"A Harvard psychiatrist and anthropologist argues that interpreting the illness experience is an art tragically neglected by modern medical training, and presents a compelling case for bridging the gap"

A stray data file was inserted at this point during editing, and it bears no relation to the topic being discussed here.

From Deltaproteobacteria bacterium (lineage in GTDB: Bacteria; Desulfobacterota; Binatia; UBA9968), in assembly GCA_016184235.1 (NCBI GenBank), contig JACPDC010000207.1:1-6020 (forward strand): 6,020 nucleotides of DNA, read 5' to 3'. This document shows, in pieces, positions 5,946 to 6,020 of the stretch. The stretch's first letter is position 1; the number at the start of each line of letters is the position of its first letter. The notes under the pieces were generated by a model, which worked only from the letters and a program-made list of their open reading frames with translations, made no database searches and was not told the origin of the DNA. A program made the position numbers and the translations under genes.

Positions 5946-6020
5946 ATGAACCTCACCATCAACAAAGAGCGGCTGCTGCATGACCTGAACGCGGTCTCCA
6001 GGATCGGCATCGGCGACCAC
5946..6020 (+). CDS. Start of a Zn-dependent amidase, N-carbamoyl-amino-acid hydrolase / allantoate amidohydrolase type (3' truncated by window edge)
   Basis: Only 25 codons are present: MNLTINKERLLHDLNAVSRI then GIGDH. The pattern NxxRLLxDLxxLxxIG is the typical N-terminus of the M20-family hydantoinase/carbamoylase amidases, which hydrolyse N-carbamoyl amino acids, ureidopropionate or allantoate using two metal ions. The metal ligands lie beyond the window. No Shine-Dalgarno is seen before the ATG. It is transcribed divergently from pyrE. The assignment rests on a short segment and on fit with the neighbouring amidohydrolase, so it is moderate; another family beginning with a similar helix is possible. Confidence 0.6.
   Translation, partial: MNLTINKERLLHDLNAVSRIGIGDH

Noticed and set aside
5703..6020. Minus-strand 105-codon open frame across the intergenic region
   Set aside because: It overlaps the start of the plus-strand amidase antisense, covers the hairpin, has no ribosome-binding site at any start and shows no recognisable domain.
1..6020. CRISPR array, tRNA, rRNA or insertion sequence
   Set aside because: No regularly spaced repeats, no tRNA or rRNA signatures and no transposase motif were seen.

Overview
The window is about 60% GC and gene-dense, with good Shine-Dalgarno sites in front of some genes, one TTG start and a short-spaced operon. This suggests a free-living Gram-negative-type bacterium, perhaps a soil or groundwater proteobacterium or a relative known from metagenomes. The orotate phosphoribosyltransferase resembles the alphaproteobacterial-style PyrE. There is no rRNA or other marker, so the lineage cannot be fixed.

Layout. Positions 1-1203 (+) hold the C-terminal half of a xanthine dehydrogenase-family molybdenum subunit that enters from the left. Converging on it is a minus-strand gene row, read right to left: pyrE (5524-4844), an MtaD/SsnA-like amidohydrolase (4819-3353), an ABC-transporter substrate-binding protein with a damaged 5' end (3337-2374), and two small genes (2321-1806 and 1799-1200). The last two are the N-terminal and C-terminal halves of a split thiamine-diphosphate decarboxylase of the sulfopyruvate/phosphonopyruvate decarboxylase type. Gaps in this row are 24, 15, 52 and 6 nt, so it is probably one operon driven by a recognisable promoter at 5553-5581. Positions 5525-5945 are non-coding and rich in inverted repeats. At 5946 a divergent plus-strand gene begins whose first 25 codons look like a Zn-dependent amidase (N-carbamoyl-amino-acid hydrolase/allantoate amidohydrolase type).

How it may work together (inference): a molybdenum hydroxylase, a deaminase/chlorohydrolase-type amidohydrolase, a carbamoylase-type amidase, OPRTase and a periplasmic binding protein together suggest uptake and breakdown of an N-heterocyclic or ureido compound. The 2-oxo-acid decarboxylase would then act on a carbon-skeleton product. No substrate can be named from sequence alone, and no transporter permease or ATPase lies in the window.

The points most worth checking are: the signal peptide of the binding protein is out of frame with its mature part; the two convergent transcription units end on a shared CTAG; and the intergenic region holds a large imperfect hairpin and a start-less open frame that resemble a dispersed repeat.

A psychiatrist at Harvard Medical School, Kleinman vitalizes his book with quotations from patients and members of the healing professions. This is a scholarly study but accessible to a lay audience. Writing of ``suffering, healing and the human condition,'' the author observes the dichotomy between technological advances in medicine and the actual treatment of the ill, handicapped and dying. Profoundly moving reports illuminate the deprived lives of social outcasts, shunned and stigmatized, whose needs are not met by the medical community. There are also instructive descriptions of how an empathetic doctor can help ``humans'' (not cases) to regain health or, in extremis, die a ``good death.'' Kleinman argues persuasively the need to reform today's medical-care system to more fully serve humanity. (March)